Zucchini 6.0-7.0

 

Seed Viability Chart

The following chart will give you a guideline to saving your seeds. Many factors will affect the viability such as, the seed’s age, humidity, temperature and light.
Also, these numbers are minimum years. If the seeds are kept in optimal conditions you could expect much longer storage times. The germination rates usually starts to decline after that. I will say however, that I’ve germinated tomato seeds 25 years old that were only stored in a closet. I’m not suggesting you will have to same results, but under proper conditions the list below should be more than accurate.

Type of Vegetable Years of Viability
Artichokes 5
Arugula 3
Asparagus 3
Basil 5
Beans 3
Beets 2
Broccoli 3
Brussels Sprouts 4
Cabbage 4
Carrots 3
Cauliflower 4
Celery 3
Chard 4
Chives 2
Cilantro 5
Collards 4
Corn 1
Cucumber 5
Dill 5
Eggplant 4
Fennel 4
Kale 4
Kohlrabi 5
Leeks 2
Lettuce 3
Marjoram 1
Mustard 3
Okra 2
Onions (green) 1
Onions (bulb) 1
Oregano 1
Parsley 2
Peas 3
Peppers (hot) 2
Peppers (sweet) 2
Pumpkins 4
Radishes 4
Rutabaga 5
Sage 2
Soybean 2
Spinach 3
Squash 4
Strawberry 2
Tomatoes 5
Turnips 4
Watermelon 5

 

The Windowbox Roma Project

 

Why Growing Medium Does Make A Difference

windowboxroma

May 15
I started Windowbox Roma from Seed. Both seeds were started in a general potting soil mix purchased from a local store.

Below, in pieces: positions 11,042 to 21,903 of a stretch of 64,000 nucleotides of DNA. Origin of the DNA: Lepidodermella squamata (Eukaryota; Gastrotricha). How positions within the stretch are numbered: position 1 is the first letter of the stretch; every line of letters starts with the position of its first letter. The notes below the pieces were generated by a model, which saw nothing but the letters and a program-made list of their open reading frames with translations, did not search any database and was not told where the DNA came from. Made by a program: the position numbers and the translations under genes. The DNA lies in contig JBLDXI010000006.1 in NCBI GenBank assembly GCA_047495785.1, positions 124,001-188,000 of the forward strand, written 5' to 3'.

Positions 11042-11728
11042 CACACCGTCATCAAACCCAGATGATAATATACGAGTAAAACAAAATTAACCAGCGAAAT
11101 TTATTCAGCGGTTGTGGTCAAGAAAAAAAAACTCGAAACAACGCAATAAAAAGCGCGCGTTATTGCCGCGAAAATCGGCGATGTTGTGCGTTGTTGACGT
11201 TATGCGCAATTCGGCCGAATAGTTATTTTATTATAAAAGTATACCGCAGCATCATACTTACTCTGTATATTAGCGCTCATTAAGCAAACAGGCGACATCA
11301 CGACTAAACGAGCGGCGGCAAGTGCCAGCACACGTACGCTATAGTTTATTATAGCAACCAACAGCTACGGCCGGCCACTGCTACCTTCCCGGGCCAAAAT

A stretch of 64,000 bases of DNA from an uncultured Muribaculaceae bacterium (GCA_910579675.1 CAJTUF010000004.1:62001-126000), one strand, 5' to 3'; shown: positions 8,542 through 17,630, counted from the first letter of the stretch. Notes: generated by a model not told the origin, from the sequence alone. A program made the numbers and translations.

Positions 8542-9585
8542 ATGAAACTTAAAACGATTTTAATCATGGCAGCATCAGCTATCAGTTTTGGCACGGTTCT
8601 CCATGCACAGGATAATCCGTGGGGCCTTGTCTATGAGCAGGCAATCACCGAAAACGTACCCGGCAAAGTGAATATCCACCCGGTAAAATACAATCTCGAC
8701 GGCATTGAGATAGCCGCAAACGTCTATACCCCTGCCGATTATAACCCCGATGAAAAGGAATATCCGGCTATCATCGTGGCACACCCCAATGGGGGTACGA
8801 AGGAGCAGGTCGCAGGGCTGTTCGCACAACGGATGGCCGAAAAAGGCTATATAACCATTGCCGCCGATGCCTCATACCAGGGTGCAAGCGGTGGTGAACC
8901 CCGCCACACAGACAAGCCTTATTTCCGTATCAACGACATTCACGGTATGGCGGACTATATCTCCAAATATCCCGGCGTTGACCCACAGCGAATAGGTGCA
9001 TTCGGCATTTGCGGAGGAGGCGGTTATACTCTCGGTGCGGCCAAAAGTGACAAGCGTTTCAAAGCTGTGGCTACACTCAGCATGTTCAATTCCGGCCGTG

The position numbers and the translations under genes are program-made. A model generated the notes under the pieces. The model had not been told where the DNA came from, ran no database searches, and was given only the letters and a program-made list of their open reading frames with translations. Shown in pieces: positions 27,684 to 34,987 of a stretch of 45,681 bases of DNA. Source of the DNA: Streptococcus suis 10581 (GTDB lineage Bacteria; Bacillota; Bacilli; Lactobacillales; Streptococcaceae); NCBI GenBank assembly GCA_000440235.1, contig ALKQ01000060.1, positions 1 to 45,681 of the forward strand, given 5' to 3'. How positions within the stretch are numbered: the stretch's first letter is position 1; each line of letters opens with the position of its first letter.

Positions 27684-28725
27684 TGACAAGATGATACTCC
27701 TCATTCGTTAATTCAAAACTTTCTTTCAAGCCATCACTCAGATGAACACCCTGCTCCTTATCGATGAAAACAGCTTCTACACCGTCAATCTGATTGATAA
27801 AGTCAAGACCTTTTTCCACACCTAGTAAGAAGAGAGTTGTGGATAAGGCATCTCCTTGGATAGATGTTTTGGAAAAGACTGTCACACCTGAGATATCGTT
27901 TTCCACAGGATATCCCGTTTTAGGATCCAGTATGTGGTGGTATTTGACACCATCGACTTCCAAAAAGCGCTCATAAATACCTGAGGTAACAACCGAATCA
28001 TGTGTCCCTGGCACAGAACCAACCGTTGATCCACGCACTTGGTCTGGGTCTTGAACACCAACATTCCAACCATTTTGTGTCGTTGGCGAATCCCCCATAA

However, 4 weeks later and both were still only about 1″ tall and looking very frail.

June 15th
I repotted the seedling on the right into a new mix of:
1 part peat moss
1 part perlite
1 part potting mix

2 weeks later, you can tell a major difference. The repotted plant has taken off. It is lush, green and healthy, putting out many new leaves.
As the one on the left that was kept in the pure potting soil has only grown about 1/2″ and has not put out any new leaves.

Notes:
The seedling will still have to be replanted into a better mix. There are just not enough nutrients in the mix to provide adequate food for the plant to survive.
I will be replanting it into a mix of mostly compost, potting soil and a small amount of perlite.

As with all potted plants, they will need continual care as far as nutrients go. I will be watering with compost tea weekly.

The conclusion:
Growing medium plays a significant role in the health of the plant. Do not skimp on the medium.

Update 07-13

In just 3 weeks, a noticeable difference in the two.

The replanted one on the left is now about 10″ tall. The one left in pure potting soil has not grown at all.

windowboxroma2

So it’s clear. The type of medium in regards to density DOES make a difference.

How To Save Cherry Tomato Seeds

Saving cherry tomato seeds is easy. Every grower should learn. I’m saving seeds from a hybrid I’m trying to stabilize. This will be the second year saving them

Growing Green Onions For Free From Store Bought

Growing green onions over and over for an endless supply.
Don’t throw away store bought green onions. Cut the roots off and plant them. You’ll have more green onions than you know what to do with.